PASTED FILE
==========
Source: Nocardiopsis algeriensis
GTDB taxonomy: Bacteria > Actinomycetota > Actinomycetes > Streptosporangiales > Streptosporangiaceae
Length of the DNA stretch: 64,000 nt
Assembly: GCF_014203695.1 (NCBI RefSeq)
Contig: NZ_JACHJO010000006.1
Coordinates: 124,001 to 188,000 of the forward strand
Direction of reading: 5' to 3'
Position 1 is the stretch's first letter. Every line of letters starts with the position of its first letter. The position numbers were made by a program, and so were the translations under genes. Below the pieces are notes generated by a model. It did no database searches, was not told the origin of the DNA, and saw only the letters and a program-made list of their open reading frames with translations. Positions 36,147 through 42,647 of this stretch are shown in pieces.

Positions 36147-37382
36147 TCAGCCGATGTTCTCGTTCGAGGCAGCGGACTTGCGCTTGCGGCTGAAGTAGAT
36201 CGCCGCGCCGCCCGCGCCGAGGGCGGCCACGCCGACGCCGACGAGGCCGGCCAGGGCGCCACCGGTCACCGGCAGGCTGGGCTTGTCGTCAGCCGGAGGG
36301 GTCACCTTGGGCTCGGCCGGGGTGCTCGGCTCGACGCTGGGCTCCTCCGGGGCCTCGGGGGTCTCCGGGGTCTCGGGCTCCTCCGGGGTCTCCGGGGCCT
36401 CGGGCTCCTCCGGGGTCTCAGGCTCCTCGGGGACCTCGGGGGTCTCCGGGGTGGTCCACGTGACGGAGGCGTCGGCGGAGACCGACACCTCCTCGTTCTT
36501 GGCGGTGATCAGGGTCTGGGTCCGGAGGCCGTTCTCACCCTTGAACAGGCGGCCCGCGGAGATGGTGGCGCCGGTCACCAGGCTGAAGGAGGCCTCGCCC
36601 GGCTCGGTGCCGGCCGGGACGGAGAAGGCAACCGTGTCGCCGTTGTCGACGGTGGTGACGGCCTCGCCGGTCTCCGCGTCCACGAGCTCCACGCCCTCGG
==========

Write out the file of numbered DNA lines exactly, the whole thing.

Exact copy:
Source: Nocardiopsis algeriensis
GTDB taxonomy: Bacteria > Actinomycetota > Actinomycetes > Streptosporangiales > Streptosporangiaceae
Length of the DNA stretch: 64,000 nt
Assembly: GCF_014203695.1 (NCBI RefSeq)
Contig: NZ_JACHJO010000006.1
Coordinates: 124,001 to 188,000 of the forward strand
Direction of reading: 5' to 3'
Position 1 is the stretch's first letter. Every line of letters starts with the position of its first letter. The position numbers were made by a program, and so were the translations under genes. Below the pieces are notes generated by a model. It did no database searches, was not told the origin of the DNA, and saw only the letters and a program-made list of their open reading frames with translations. Positions 36,147 through 42,647 of this stretch are shown in pieces.

Positions 36147-37382
36147 TCAGCCGATGTTCTCGTTCGAGGCAGCGGACTTGCGCTTGCGGCTGAAGTAGAT
36201 CGCCGCGCCGCCCGCGCCGAGGGCGGCCACGCCGACGCCGACGAGGCCGGCCAGGGCGCCACCGGTCACCGGCAGGCTGGGCTTGTCGTCAGCCGGAGGG
36301 GTCACCTTGGGCTCGGCCGGGGTGCTCGGCTCGACGCTGGGCTCCTCCGGGGCCTCGGGGGTCTCCGGGGTCTCGGGCTCCTCCGGGGTCTCCGGGGCCT
36401 CGGGCTCCTCCGGGGTCTCAGGCTCCTCGGGGACCTCGGGGGTCTCCGGGGTGGTCCACGTGACGGAGGCGTCGGCGGAGACCGACACCTCCTCGTTCTT
36501 GGCGGTGATCAGGGTCTGGGTCCGGAGGCCGTTCTCACCCTTGAACAGGCGGCCCGCGGAGATGGTGGCGCCGGTCACCAGGCTGAAGGAGGCCTCGCCC
36601 GGCTCGGTGCCGGCCGGGACGGAGAAGGCAACCGTGTCGCCGTTGTCGACGGTGGTGACGGCCTCGCCGGTCTCCGCGTCCACGAGCTCCACGCCCTCGG